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Patient Education

The Oral-Systemic Relationship

Approximately 1 in 10 cases of death from pneumonia in elderly nursing home residents may be prevented by improving oral hygiene.

Source: The American Geriatrics Society (2008)

An Oral-Systemic Relationship is the involvement and connection between the mouth and the rest of the body. It should come as no surprise that our oral health has a great deal to do with our overall well-being. We ingest and inhale everything from foods and beverages to bacteria and airborne toxins through our mouth. Therefore, if a patient’s oral health is poor, chances are the problems do not end there.

Dry mouth is very common among the elderly and often goes untreated and undiagnosed in long-term care facilities. Dry mouth can negatively impact digestion, and it can result in “burning tongue” syndrome, oral yeast infections, the breakdown of fillings, and rampant tooth decay. Early diagnosis is critical to avoid the severe, long-term impact, and simple treatments are readily available and can eliminate many of these unfortunate complications.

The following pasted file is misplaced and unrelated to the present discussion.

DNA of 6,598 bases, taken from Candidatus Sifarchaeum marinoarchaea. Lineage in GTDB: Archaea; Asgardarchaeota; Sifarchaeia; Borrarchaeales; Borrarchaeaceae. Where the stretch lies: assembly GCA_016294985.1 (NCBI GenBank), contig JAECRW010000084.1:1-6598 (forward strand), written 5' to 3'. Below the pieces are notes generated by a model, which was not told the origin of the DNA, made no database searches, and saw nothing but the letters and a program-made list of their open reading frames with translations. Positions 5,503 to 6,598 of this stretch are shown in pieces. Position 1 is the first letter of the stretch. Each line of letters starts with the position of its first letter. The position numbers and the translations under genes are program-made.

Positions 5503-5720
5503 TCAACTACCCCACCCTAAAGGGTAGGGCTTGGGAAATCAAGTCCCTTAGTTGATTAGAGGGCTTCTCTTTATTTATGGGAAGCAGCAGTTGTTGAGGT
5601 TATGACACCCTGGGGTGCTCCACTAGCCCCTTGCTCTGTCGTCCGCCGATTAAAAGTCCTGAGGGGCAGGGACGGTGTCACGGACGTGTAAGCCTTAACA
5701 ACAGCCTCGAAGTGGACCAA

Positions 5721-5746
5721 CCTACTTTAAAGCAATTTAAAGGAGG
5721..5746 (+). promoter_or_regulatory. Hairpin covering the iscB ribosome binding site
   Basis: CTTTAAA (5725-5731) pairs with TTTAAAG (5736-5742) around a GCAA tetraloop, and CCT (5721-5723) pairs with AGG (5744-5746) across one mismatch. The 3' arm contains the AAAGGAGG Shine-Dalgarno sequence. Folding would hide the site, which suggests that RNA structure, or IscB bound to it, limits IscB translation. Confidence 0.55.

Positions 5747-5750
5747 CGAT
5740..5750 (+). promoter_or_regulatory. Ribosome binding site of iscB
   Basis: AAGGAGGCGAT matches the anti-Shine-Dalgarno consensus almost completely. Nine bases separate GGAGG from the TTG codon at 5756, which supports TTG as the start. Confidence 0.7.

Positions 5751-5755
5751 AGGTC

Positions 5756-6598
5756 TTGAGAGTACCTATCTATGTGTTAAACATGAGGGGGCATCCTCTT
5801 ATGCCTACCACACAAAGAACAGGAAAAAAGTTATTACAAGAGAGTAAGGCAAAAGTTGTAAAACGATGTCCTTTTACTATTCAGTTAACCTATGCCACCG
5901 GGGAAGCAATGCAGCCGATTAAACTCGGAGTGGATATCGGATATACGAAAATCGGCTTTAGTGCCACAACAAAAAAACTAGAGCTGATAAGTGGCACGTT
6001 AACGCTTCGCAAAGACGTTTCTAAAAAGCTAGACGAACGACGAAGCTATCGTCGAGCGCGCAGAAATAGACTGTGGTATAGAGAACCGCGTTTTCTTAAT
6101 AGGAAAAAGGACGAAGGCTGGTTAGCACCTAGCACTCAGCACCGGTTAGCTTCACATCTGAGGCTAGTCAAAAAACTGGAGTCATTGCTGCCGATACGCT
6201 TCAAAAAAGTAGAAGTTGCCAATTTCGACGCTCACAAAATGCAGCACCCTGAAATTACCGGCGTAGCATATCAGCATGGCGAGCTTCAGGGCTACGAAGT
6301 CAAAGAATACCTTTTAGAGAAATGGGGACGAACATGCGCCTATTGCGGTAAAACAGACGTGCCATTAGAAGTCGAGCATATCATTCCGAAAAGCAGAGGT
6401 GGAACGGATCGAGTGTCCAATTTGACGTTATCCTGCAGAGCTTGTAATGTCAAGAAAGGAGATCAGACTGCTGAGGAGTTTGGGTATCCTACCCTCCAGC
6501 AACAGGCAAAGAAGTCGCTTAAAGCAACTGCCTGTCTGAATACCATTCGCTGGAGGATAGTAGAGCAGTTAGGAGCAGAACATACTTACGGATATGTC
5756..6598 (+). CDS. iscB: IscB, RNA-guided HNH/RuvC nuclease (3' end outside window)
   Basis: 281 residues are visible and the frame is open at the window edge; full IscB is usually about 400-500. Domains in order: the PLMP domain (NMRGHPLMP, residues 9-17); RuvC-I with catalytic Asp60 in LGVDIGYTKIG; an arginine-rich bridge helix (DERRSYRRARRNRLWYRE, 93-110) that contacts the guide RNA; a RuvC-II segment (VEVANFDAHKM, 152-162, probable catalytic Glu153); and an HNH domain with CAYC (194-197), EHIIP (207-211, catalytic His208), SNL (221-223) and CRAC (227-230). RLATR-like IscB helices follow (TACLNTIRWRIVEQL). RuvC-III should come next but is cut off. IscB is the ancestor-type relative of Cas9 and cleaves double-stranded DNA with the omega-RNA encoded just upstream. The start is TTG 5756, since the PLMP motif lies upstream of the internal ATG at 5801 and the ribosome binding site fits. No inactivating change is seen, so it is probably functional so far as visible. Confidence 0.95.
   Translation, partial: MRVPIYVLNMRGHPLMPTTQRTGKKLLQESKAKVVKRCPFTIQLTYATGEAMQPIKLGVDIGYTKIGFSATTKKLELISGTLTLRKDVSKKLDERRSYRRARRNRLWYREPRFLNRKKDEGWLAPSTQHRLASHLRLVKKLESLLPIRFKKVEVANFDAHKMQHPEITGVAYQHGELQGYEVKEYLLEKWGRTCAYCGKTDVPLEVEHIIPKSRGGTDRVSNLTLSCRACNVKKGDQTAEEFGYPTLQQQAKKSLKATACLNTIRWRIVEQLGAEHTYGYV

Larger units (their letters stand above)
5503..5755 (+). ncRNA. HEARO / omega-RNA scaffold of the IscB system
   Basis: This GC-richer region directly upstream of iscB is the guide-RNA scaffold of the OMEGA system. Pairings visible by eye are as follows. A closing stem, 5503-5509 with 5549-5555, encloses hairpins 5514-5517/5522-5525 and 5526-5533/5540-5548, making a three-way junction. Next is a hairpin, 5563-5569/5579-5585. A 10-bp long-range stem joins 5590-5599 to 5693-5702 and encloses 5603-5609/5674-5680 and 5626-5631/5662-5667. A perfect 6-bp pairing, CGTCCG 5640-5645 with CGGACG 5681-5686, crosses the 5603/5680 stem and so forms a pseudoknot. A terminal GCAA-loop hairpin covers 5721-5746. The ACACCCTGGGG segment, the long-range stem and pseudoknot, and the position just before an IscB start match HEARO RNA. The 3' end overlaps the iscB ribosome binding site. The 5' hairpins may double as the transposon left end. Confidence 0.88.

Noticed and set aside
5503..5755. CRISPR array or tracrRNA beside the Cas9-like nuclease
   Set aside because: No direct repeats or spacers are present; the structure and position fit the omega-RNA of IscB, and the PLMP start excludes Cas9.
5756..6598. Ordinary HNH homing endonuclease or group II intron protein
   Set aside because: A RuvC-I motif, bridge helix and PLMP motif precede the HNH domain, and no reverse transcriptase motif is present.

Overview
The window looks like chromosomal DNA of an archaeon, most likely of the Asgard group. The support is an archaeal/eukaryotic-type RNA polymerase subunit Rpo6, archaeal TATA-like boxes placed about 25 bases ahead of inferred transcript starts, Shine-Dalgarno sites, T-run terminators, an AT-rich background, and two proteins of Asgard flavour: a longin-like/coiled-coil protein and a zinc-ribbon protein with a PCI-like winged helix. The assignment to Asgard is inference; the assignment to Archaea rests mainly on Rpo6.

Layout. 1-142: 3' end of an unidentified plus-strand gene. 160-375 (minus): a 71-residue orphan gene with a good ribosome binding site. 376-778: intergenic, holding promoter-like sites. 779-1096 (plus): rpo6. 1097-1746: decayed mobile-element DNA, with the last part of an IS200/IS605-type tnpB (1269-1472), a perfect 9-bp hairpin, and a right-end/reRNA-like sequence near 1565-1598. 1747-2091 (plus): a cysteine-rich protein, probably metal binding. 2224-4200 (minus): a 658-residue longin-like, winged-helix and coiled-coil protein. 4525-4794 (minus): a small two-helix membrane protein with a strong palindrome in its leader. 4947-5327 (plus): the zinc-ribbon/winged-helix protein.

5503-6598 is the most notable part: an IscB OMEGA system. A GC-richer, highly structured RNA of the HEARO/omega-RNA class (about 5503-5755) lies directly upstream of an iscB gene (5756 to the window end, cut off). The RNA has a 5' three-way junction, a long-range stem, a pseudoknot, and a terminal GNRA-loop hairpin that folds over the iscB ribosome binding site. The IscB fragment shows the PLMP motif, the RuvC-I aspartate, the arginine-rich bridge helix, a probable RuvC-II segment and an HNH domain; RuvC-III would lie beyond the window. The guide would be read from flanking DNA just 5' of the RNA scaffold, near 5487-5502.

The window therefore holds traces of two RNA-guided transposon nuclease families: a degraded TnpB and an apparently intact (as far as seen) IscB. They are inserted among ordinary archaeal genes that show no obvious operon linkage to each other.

Poor oral conditions can also cause an increase in plaque buildup, and this condition can lead to many serious conditions – especially if the plaque gets into the lungs. This can cause a life-threatening condition known as aspiration pneumonia which starts when the bacteria associated with gum infection (red, puffy gums) enters the bloodstream and stimulates clotting or damages the lining of the blood vessels. This can lead to strokes.

Neglecting oral health can also lead to cardiovascular or heart disease. In these circumstances, biofilm and bacteria from plaque may enter the bloodstream and attach to fatty plaques in the coronary arteries. Gum disease can increase blood sugar, putting patients with diabetes at an increased risk for many health complications.

Without a doubt, there is a direct link between the health of your teeth and your overall health. Again, helping patients realize and work within this connection is our core priority at Lifecycle Dental. We strive to provide elderly patients in long-term care facilities with conservative, expert dental care. Our goal is to help them want to smile, and we hope we can minimize pain and enhance their quality of life through improved oral health.

6618 Fossil Bluff Dr. Ste 100, Fort Worth, TX 76137 USA
Michael L. Morgan, DDS Fort Worth TX Dentist. (817) 439-8770 (817) 439-8774 lifecycledental@sbcglobal.net